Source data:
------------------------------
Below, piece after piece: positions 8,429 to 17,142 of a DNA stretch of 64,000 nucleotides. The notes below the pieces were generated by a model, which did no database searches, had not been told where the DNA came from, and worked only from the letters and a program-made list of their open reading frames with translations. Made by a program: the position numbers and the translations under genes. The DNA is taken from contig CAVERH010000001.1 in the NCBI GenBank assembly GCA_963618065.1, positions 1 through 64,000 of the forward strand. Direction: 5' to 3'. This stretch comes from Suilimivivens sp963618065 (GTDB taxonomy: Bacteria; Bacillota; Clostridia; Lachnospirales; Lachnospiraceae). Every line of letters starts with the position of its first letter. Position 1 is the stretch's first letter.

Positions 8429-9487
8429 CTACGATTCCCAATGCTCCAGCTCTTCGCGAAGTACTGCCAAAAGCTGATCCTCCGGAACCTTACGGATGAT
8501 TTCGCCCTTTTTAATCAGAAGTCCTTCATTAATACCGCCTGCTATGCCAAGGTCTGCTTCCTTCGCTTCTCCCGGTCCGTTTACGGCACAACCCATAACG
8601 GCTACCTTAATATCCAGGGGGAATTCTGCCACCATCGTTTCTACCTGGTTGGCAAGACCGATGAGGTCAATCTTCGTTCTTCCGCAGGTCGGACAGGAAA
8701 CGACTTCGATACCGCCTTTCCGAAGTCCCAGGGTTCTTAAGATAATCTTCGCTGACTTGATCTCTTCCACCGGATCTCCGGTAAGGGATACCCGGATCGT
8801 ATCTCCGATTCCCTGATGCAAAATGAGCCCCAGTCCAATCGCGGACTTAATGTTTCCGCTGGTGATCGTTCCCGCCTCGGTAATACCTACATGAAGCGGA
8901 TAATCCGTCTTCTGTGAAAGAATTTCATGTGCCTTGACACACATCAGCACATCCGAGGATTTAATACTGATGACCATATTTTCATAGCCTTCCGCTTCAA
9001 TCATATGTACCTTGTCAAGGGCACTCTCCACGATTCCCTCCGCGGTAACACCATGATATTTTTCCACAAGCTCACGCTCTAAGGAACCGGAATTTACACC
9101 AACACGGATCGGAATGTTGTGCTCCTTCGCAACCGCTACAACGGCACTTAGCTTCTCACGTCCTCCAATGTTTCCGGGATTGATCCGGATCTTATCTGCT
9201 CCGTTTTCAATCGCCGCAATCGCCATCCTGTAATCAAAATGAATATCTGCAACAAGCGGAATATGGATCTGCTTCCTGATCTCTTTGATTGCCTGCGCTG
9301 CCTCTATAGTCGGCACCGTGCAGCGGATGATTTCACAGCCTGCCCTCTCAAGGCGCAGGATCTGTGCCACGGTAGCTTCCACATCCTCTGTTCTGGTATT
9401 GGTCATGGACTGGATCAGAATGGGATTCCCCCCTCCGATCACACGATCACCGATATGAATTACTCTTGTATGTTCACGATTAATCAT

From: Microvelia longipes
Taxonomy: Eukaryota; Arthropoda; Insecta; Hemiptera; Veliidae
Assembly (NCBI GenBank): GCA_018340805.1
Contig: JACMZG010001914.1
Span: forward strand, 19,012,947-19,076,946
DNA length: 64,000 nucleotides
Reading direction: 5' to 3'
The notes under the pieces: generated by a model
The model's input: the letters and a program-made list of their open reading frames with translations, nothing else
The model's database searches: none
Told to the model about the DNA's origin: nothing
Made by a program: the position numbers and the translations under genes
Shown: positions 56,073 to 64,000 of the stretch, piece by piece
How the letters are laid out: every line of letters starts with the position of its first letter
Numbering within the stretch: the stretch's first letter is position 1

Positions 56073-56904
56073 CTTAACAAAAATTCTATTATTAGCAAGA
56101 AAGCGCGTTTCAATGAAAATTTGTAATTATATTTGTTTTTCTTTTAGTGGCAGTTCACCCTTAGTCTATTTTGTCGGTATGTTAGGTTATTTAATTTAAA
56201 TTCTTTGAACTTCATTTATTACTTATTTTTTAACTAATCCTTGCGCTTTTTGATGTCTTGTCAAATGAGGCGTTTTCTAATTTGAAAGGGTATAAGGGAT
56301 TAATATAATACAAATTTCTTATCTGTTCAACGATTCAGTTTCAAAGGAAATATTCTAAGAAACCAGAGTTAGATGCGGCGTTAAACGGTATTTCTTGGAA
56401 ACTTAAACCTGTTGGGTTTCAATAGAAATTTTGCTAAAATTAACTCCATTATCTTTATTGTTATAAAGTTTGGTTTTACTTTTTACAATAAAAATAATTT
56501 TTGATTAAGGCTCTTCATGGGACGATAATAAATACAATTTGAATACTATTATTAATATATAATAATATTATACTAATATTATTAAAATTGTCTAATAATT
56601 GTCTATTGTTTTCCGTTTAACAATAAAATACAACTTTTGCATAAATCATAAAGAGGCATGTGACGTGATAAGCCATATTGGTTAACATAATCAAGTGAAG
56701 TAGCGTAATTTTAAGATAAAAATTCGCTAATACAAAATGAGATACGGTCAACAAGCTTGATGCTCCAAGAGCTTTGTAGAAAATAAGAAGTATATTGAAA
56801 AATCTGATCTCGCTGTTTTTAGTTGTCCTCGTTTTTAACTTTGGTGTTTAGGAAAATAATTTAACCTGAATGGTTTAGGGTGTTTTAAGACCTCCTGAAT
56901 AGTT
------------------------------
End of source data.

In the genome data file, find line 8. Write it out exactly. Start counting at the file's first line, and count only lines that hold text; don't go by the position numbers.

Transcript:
8901 TAATCCGTCTTCTGTGAAAGAATTTCATGTGCCTTGACACACATCAGCACATCCGAGGATTTAATACTGATGACCATATTTTCATAGCCTTCCGCTTCAA